For a much lesser charge, ITA Matrix lists China Southern as the cheapest carrier at ~7m VND (~325 USD) (same dates and airports). Their official policy doesn't list anything terribly specific either way about cancellations, though it does sound relatively reasonable. After actually picking out an itinerary on their site, I was able to find this (translation by Google; no link as it's JSP generated):

Cancel
Totally unused tickets
Cancellation / Refund charges of $ 20.00 (usd).
Partially used ticket
Cancellation / Refund charges of $ 40.00 (usd).

Elong.net has a listing of the policies of the most common Chinese carriers. They're a reputable site for English language booking of transportation within China. The copyright notice at the bottom says 2010, so I don't know if the data is out of date. According to them, most of the carriers charge a 5% cancellation fee assuming you cancel well in advance and are flying a full class economy fare. Discounted fares have much steeper cancellation penalties. I have not vetted most of this information, but it matches my experiences with Air China and China Eastern. I also don't cancel flights much, so take that for what it's worth.

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    Wow. Everything is looking dicey. I think I'm going to go back to Laos and do it all the easy, cheap way that worked so well on my last trip. This time I'll pay attention to what airline they book and leave a note here! – hippietrail Apr 8 '15 at 8:47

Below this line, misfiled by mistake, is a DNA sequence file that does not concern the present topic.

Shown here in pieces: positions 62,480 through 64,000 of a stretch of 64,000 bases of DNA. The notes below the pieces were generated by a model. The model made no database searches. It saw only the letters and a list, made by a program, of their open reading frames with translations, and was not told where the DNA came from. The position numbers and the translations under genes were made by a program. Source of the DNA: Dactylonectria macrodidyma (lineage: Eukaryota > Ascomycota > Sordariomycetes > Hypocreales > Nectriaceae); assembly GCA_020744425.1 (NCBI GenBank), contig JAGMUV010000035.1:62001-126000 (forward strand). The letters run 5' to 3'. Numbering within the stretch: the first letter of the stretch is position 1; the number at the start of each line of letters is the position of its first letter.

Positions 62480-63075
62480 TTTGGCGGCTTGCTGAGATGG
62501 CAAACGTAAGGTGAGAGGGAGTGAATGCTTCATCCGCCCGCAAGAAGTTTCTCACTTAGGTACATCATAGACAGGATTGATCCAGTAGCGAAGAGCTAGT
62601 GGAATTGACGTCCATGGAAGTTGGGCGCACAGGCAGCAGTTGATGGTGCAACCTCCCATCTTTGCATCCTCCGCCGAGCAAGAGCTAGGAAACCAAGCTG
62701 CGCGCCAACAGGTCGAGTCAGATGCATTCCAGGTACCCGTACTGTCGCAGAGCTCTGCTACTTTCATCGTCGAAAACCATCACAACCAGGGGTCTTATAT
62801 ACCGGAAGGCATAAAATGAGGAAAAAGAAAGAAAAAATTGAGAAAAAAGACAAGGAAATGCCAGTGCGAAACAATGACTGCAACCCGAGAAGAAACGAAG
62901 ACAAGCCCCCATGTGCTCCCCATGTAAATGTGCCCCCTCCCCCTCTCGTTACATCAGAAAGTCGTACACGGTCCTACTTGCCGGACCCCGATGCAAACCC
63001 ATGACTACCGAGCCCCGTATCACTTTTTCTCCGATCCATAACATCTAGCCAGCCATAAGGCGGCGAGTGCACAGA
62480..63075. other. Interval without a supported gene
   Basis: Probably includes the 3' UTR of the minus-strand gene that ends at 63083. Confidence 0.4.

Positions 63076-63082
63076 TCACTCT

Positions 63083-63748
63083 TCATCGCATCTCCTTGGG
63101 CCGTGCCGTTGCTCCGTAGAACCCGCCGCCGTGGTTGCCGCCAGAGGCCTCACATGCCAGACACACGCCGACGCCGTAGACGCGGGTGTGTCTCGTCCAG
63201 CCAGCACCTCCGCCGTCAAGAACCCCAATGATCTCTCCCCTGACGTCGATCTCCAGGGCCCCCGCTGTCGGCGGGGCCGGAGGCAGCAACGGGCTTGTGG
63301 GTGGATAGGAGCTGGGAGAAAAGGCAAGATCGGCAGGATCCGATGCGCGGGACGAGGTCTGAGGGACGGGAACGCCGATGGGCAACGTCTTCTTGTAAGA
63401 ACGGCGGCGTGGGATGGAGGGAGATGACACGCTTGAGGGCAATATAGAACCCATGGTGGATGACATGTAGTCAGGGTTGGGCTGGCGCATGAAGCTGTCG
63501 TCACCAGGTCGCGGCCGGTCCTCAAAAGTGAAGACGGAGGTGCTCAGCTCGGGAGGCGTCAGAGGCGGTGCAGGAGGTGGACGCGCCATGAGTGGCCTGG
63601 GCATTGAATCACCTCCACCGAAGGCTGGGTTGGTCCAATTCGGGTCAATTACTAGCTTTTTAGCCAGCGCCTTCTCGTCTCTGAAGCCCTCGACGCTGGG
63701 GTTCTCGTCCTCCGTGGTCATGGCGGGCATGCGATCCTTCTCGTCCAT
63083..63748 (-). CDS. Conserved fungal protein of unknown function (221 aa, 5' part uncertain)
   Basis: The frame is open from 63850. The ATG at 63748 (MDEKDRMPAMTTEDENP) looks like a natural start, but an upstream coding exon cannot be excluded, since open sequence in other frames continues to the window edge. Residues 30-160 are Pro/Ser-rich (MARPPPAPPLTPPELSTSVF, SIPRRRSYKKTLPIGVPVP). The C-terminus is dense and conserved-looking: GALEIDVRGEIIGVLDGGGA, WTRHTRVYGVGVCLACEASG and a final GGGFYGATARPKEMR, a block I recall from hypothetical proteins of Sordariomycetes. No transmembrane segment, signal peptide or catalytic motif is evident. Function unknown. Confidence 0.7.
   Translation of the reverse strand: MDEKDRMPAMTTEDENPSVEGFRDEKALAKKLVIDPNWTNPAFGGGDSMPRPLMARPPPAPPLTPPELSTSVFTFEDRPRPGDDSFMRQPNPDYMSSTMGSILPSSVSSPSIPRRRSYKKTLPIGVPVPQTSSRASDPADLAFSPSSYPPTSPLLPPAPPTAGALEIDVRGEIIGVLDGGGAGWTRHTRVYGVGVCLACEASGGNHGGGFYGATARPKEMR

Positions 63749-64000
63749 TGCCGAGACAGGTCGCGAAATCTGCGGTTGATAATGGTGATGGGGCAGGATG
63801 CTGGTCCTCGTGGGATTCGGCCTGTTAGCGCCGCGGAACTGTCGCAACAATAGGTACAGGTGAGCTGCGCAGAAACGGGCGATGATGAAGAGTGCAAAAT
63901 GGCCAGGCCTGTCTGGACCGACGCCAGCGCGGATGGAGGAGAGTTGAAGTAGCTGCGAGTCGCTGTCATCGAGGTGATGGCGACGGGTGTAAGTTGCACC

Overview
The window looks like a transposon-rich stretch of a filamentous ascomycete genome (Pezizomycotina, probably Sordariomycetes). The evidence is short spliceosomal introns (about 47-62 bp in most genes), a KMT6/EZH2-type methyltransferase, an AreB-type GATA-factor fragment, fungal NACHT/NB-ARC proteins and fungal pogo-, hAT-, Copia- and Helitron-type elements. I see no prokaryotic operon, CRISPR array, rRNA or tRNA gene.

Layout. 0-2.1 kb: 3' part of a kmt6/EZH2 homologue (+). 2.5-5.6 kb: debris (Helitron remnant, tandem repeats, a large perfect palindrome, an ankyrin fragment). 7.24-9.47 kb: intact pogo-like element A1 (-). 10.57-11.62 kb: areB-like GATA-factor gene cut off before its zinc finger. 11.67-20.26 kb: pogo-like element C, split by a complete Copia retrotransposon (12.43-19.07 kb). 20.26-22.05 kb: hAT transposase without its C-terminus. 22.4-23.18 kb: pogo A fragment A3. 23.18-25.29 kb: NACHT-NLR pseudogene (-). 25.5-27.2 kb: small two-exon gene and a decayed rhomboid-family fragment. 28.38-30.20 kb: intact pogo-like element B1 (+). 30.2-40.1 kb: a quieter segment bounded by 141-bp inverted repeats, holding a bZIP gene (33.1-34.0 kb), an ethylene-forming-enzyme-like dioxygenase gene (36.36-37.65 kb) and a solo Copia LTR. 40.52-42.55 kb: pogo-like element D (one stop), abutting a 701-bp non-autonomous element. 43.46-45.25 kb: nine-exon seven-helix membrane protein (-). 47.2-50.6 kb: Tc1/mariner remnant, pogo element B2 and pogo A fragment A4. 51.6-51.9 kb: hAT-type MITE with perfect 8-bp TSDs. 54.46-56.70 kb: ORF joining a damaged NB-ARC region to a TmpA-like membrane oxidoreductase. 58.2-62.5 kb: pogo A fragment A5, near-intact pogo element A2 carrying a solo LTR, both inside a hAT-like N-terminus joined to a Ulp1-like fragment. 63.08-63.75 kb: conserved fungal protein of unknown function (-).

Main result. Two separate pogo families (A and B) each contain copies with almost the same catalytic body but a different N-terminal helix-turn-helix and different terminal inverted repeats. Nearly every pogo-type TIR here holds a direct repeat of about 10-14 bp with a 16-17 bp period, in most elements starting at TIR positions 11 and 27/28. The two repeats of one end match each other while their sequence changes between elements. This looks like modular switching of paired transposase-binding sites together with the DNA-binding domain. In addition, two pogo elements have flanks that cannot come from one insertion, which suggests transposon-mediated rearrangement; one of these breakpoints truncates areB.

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    It's a lot more work doing it yourself, and Chinese websites can be hard to use, but it's not much riskier than your agency sounds. I recommended waiting just in case the embassy checks your flight, but if you want to make the process simpler, you could book, print, and immediately cancel (still need to make a CC payment, no way around that). Sounds like that's what the agency you visited does, and they know more about local carriers than I do. But they also probably get preferential booking treatment because they're an agency, so you might not be able to do it the same way. – Esoteric Screen Name Apr 8 '15 at 9:02
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    @hippietrail: I can actually second the answer above for Air China. I was in a similar situation about a half year ago, although I was flying in from a different country. I ended up booking two refundable Air China tickets (for my partner and myself) for ~$1300 AUD, submitted the confirmation as evidence to the visa office and cancelled the flight the day after collecting our passports. Iirc, the full refund came through after about 2 weeks. Perhaps redundant: do make sure to double check the ticket conditions in the itinerary details before booking. – MH. Apr 8 '15 at 10:28